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Harris County is not growing the way it used to

And the reason for that is that people aren’t moving here the way they used to. Quite the opposite, in fact.

There’s been a lot of publicity lately about the fact that in the last couple of years, Harris County has not been the population growth machine it’s been in the past – while nationwide the suburbs are now growing faster than core urban areas.

As we reported not long ago, the most recent Census estimates show that metro Houston fell far behind metro Dallas in population growth last year, after several years in the No. 1 spot. Meanwhile, the Census found that last year Harris County fell far behind Maricopa County, Arizona, which is now the No. 1 county in the nation for population growth. And recently the respected demographer William Frey of the Brookings Institution found that population growth in core urban areas like Harris County has now fallen behind growth rates in the suburbs, the exurbs, and rural areas.

Further analysis by the Kinder Institute finds that underlying all three of these trends are two striking facts: First, the decline in population growth in metropolitan Houston is all occurring in Harris County. And second, that decline in population growth is due entirely to a striking reversal in domestic in-migration in Harris County. Natural increase (births over deaths) and international migration are holding steady, but in 2017 far more people moved out of Harris County to go to other places in the United States than moved into Harris County from other places in the United States, according to the recently released Census data.

Clearly, many of these out-migrants may simply be going to the Houston suburbs. But the population dynamics in the suburbs have not changed much in the last couple of years. And the idea that Harris County is losing domestic migrants flies in the face of Houston’s own self-image. After all, the idea that you live off of natural increase and international migration – while losing your own residents to other places – is often viewed in Houston as a California kind of thing, not a Texas kind of thing.

Click over and read on for the charts and the details. For Harris County, both natural population growth – i.e., births minus deaths – and international migration have held steady, and those numbers are enough so that even with more people moving out rather than moving in, Harris County is still growing, just more slowly than it was as recently as 2014. But natural growth is contingent on having a young population, which we have in part because of migration, and with the lunatic xenophobe in the White House right now I wouldn’t bank on these things continuing as they have, at least in the near-to-medium term. Population is power in our world, so if these trends continue then we may see Harris County lose influence relative to the big suburban counties as the city of Houston has lost influence relative to the county in the past couple of decades. If this is a trend, it’s the beginning of one, so it may still be a blip and there may be things we can do to affect it. I’d say it’s worth our time to try and figure this out.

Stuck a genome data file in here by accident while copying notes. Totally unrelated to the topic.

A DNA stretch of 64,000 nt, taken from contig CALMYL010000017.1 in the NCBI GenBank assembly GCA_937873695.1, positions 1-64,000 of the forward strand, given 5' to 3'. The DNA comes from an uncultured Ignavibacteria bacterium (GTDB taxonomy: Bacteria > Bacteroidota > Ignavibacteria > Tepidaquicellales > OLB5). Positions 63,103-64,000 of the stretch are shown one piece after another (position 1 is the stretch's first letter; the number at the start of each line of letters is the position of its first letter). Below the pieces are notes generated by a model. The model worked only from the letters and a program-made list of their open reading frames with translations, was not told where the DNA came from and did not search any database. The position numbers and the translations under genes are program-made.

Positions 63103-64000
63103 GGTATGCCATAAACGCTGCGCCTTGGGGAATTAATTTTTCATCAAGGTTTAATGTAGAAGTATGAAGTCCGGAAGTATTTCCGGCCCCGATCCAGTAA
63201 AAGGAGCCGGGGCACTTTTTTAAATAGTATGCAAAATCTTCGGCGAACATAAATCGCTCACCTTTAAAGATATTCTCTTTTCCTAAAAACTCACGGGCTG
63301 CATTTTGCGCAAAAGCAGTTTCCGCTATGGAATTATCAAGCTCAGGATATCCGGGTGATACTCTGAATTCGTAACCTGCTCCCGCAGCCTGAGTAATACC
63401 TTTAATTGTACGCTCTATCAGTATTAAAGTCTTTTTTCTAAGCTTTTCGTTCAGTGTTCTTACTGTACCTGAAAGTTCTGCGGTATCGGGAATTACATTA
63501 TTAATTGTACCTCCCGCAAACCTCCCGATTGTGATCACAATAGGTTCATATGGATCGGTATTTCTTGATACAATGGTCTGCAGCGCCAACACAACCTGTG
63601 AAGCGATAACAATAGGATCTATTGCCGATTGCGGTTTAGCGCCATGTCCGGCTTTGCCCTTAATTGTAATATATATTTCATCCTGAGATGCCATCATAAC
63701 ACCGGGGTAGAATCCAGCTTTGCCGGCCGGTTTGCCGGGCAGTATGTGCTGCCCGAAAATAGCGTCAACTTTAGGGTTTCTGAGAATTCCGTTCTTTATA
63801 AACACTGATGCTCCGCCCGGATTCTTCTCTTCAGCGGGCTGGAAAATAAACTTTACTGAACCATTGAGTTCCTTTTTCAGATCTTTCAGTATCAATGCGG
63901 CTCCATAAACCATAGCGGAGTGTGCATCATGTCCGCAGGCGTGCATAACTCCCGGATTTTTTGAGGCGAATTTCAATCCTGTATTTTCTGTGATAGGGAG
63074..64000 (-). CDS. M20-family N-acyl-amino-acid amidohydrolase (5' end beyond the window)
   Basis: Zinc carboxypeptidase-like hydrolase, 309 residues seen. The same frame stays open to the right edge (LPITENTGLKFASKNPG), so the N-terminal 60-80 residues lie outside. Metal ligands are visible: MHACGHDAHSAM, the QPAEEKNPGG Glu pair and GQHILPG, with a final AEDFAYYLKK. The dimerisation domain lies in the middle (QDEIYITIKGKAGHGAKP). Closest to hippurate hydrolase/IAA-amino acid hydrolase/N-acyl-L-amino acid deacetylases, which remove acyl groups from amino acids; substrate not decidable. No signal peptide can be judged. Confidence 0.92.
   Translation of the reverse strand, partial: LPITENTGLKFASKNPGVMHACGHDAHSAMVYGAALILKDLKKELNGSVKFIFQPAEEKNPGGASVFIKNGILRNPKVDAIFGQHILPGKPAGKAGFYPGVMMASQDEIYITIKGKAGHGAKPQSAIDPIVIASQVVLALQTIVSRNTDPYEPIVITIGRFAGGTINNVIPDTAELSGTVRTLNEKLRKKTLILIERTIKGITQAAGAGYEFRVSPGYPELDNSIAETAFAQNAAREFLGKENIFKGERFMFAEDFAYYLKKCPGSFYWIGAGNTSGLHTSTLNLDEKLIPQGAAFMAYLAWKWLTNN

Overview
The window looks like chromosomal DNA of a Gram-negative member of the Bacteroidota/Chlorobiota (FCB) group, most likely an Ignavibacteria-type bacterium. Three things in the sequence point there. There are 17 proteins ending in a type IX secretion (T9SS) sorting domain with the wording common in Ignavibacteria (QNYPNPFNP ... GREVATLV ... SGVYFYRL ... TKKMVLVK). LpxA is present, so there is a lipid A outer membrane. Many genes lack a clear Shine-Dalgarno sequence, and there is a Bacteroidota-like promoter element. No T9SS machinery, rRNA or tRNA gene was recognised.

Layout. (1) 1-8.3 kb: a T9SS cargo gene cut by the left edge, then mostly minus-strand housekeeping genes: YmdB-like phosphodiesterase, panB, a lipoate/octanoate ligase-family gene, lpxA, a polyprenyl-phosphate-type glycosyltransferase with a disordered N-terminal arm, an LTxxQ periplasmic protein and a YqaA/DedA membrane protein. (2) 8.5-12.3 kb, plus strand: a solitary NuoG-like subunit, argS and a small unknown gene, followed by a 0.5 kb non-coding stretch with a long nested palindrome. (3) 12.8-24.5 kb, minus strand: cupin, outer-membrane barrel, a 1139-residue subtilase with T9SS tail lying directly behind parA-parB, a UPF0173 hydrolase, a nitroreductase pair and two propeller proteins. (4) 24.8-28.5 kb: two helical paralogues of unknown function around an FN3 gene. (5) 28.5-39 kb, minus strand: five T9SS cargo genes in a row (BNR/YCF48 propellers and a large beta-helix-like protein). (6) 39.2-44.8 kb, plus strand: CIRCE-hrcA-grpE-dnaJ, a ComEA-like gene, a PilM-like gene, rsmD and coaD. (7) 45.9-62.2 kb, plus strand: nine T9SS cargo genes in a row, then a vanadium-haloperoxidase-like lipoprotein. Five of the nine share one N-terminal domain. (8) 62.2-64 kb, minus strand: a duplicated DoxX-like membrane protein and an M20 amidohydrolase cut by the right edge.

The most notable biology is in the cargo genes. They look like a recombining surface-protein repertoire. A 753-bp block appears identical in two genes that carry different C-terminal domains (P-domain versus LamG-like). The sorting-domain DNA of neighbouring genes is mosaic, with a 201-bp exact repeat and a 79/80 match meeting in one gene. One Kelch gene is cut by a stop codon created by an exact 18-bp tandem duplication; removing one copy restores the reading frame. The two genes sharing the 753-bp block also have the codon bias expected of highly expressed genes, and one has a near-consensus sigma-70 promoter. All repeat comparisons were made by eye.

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2 Comments

  1. Gary Bennett says:

    Before reaching any long term conclusions about Houston’s growth, we might need to get well clear of the oil industry slump of the last couple of years — which took an unusually long time to have an impact on in-migration this time around. By contrast the great petroleum slump that began in the early 1980s had a major impact from 1982 all the way to the end of the decade (but didn’t have an impact on Fort Worth/Dallas till about 1987 — and the S&L debacle). Of course the whole fossil fuel industry is going to be entering a long-range decline soon, & unless Houston can capture a significant portion of the alternative energy market, its long term prospects are bleak, but that’s a different story. What has so far NOT been factored in is the impact on in-migration of Harvey, since it was after the July 1, 2017, cutoff for estimates.

  2. JC says:

    Harris county slowing down might not be a bad thing. Our drainage, transportation, law enforcement, and educational systems seemed to be either strectched or overworked. All growth is not good growth. And as in dominoes all money is not good money. Also housing is getting to be out of reach to a lot of people, and houston doesn’t have the job growth people seem to think it does. But as Gary says above. We are an oil city and whether we have renewables and electricals or not, we are going to have slumps. Its a commodity (oil).